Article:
Paige Ackerson-Kiely's first collection, In No One's Land, was the winner of the 2006 Sawtooth Poetry Prize judged by DA Powell and published by Ahsahta Press. She was also the 2006 winner of Poets & Writers Writer's Exchange contest. Her work has appeared in journals like Ninth Letter, Pleiades, Bellingham Review and other places. She lives in Vermont with her family and works at a wine store. Also she is 31. And a fair swimmer.
1 - How did your first book change your life?
I suppose the physical book, as opposed to the apparition of the book (i.e. “I am working on a book”) finally put to rest the fear that what I was actually doing with all of the alone time I deemed so necessary was not making fertilizer bombs or talking directly to the military/industrial complex in hushed tones, but in fact creating a rather benign artifact for which I could be implicated, but not taken to trial.
I am saying the book has afforded me some level of support. It has annihilated a droll but direct line of questioning: Where are you going? What is more important than the dishes? Why are you still working retail? Does solipsism hurt? In truth, I ask these questions too. But the book, its slim heft, has allayed concern that I am impossible, and therefor it might, if I am good and lucky, allow me to create a sibling, a whole family of books. My life is different only in that I can feel a very dubious level of legitimacy in this pursuit. It feels like the vague national anthem kind of freedom, whereby no one knows all the words but can hum the tune and feel a little swell in the chest and let that be enough—for now, and I don’t for one minute take that for granted.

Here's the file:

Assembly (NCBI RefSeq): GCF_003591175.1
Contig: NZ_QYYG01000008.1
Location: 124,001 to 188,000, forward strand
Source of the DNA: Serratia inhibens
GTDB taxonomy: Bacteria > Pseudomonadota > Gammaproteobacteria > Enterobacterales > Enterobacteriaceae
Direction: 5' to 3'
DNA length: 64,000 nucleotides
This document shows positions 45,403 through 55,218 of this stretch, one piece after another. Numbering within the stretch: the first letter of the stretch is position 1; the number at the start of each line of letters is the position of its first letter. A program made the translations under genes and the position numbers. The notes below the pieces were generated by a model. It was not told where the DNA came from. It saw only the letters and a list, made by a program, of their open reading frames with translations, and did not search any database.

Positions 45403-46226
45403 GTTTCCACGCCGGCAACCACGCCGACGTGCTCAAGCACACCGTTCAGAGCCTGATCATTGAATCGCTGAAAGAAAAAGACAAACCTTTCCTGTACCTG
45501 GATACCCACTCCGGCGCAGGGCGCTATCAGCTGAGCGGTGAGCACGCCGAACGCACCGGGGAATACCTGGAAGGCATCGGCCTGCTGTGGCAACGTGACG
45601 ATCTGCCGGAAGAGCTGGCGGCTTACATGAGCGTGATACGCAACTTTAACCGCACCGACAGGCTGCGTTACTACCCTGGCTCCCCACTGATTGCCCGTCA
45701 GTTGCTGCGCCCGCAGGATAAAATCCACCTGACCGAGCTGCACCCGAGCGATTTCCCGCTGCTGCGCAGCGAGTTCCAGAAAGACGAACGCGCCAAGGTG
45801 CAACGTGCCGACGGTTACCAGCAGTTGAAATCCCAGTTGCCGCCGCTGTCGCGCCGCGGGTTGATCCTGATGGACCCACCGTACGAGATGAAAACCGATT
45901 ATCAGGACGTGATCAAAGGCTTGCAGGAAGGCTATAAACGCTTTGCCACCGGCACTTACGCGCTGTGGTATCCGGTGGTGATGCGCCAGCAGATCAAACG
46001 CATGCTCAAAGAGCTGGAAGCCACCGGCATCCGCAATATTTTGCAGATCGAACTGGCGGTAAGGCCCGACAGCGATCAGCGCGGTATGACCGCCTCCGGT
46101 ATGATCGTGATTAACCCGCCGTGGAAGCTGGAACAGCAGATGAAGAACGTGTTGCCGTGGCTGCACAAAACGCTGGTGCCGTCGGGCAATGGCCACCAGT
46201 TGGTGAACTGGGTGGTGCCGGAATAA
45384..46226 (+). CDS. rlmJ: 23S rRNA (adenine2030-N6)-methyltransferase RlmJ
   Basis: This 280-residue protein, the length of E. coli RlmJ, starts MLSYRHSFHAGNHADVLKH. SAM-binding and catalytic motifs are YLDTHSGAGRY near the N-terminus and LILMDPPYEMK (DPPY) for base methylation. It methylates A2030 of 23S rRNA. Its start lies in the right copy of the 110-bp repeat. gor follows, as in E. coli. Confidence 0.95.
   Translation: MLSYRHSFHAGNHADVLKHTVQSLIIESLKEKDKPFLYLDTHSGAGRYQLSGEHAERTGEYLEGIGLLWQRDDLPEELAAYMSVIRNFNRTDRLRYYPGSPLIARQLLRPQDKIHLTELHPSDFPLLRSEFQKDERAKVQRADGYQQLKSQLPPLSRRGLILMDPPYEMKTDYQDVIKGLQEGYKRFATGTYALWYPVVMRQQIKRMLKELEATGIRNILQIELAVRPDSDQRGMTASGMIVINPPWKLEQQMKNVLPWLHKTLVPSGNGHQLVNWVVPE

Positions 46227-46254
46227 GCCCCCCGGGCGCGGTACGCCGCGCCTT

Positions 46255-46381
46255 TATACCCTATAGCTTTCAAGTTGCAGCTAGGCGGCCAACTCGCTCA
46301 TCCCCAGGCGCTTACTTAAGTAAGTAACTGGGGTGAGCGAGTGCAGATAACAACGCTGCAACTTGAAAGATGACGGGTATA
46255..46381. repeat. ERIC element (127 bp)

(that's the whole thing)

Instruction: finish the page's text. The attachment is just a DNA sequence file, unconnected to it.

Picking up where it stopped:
But mostly my life is the same.
2 - How long have you lived in Vermont, and how does geography, if at all, impact on your writing? Does race or gender make any impact on your work?
I moved to Vermont on September 10, 2001. I moved here from Albuquerque, a city I love save for the climate. I could not imagine a life in Albuquerque because every day I felt as though I was emerging from a dank basement into blinding light, and it took 7 hours to readjust. And I can’t keep a hold on sunglasses. I pined for the northern climes of my youth and heritage, and after taking the findyourspot.com quiz, we settled on Vermont.
I am not sure that the actual geography of Vermont finds its way into the writing, but I am always locating an imagined interior landscape, because mostly what I feel anywhere I go is an admixture of exile and wanderlust and I must bask somewhere. I must rest my head on some pillow. I simply have to cook a little meal for myself, even if I plan to leave at daybreak. Perhaps this restlessness impacts the work.
Of course I think that race and gender make an impact on my work insofar as I am a Caucasian female with all of the feints and machinations that inform my survival. I am an atheist only in that I love the questions with unabated passion, ceaselessly, over and over—this will change, maybe tomorrow even. I am sorry this interview sucks a little bit as a result.
3 - Where does a poem or piece of fiction usually begin for you? Are you an author of short pieces that end up combining into a larger project, or are you working on a "book" from the very beginning?